Finley: After Parliment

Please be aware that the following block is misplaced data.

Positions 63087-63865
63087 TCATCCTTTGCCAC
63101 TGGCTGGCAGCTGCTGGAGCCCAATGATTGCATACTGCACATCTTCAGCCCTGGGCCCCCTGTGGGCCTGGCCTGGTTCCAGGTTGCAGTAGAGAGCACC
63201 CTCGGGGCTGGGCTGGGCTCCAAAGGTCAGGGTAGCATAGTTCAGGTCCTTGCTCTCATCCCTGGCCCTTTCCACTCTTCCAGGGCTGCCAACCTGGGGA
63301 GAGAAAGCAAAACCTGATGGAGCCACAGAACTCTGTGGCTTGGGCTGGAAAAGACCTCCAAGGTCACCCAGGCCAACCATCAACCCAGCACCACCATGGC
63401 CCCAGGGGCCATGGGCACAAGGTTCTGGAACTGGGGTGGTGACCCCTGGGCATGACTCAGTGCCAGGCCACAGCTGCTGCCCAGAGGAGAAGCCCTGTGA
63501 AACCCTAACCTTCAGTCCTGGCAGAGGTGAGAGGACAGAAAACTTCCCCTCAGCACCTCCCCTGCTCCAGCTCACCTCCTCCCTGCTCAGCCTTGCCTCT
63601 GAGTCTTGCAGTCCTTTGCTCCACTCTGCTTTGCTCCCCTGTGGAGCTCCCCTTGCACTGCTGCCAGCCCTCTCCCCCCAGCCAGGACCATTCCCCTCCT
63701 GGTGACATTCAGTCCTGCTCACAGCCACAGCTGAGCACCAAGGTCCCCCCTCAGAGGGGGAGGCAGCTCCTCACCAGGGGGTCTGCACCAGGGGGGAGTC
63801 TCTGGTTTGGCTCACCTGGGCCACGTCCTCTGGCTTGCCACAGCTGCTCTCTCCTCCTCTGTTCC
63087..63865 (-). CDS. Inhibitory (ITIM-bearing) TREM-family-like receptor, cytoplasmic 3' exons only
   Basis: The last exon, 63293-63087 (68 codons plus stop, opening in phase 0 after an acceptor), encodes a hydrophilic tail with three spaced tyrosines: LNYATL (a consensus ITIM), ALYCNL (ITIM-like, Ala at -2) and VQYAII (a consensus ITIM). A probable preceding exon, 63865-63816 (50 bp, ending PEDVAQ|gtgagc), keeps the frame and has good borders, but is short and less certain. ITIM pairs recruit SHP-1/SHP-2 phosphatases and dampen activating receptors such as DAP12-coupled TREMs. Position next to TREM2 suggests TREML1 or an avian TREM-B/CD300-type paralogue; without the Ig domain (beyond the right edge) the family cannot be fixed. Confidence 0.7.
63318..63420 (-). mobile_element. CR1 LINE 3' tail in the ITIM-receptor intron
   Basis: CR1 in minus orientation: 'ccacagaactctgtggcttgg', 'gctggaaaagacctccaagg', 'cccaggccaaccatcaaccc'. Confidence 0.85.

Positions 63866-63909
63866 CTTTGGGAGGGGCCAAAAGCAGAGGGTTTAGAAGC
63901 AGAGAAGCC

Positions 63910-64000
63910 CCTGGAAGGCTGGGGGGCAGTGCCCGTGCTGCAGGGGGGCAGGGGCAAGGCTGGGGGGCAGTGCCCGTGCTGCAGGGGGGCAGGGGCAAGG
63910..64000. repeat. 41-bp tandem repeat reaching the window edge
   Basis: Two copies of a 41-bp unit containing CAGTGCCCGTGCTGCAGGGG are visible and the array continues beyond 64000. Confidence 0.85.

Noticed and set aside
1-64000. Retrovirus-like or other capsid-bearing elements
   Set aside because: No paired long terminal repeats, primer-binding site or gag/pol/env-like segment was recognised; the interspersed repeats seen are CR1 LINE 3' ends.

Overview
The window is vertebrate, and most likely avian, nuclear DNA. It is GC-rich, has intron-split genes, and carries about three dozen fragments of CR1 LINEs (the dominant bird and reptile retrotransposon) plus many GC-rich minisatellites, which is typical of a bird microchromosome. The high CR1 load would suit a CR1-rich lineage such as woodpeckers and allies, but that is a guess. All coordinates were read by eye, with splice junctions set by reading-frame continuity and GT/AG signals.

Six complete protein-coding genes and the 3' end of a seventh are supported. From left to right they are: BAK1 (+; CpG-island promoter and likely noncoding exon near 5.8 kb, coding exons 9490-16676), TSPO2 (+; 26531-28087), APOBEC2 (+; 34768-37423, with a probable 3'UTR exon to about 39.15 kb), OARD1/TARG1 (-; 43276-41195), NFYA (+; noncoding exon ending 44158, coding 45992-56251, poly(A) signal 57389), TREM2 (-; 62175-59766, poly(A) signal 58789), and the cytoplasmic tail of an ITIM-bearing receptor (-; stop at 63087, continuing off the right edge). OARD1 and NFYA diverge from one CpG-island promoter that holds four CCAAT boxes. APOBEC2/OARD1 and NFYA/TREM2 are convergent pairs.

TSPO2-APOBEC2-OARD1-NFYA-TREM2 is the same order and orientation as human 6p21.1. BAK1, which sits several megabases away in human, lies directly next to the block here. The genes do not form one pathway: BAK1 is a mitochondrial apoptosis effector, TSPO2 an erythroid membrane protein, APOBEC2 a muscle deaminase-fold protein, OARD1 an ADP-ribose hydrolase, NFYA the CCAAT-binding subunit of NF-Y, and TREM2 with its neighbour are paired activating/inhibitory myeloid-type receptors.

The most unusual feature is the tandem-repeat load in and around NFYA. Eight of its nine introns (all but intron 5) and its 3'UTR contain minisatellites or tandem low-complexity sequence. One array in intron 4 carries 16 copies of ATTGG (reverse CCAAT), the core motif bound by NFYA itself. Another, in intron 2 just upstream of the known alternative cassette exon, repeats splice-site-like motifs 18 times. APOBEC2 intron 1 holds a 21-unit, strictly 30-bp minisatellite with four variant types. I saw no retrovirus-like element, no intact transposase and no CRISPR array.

Finely and Parker were outside Parliament, waiting for a carriage to take them back to the Tower.  The former Senators had left.  The General had arrived.  There were no carriages present, and they were too afraid to walk back on account of the looters and hooligans.  They sat, waiting, in silence. The day had held too many surprises.  They had come to see history in the writing, and history had been written.  Finley was in a state of disbelief.  The suspension of Parliament felt wrong, but something had to be done.  Maybe, he thought, Sir Bek is the one to steer us towards a brighter future.  Finley was no politician though; he didn’t understand the finer nuances of what had happened, not like Parker.  Finley was the nephew of the Guildmaster, an average student with no real lineage.  He looked at Parker whom was sitting next to him, dazed.  He had lost everything today.  “I’m sorry, Parker,” he offered. Parker grunted. “Will you soon speak with your Father?” “Soon?” inquired Parker, his first words, “what’s done is done, Fin.  What can he do now?  He is nothing more than an unemployed gentleman.  What happened in there?” he asked himself as much as Finley. A carriage came to the gate.  Finley stood, “Are you open?” “I ‘tis young’un, ya’ in need?” “Yes, we are.” “Well, now, ‘tis dark days, these.  I haten to ask, but d‘ya’ve a means of payment, upfront that is,” the driver, Finley noticed, had holes in his overcoat, his bare elbows sticking through. “Yes, we have payment.  How much to the Tower?” “Ah, Tower lads is ya’?  Well, ole’ Tuck never a’gouged no one, let me just say,” his smile was illuminated by the torches on the guard shack and the lampposts on the walkway.  “Seventeen coppers then,” he finished. “Seventeen coppers,” Finley laughed, “surely you jest.  It’s no more than two, and, I’ll point out, you claimed that you made it a habit of refraining from gouging.” “Gougin’?” the driver asked, “no, no, young ‘un, many be charg’en near twenty-five coppers these days, some near one full silver piece.  I’m a doin’ nothing improper, lad.” Finley looked at Parker for support.  Parker stood, dusted off his pants, and said, “Pay the man, Fin.  It’s a simple matter of supply and demand.” “Right you are, lad, supply and demand.  It’s like I says,” said the driver. Finley paid the driver and the pair climbed into the carriage.  Parker stared out the window as the horses lurched forward.      


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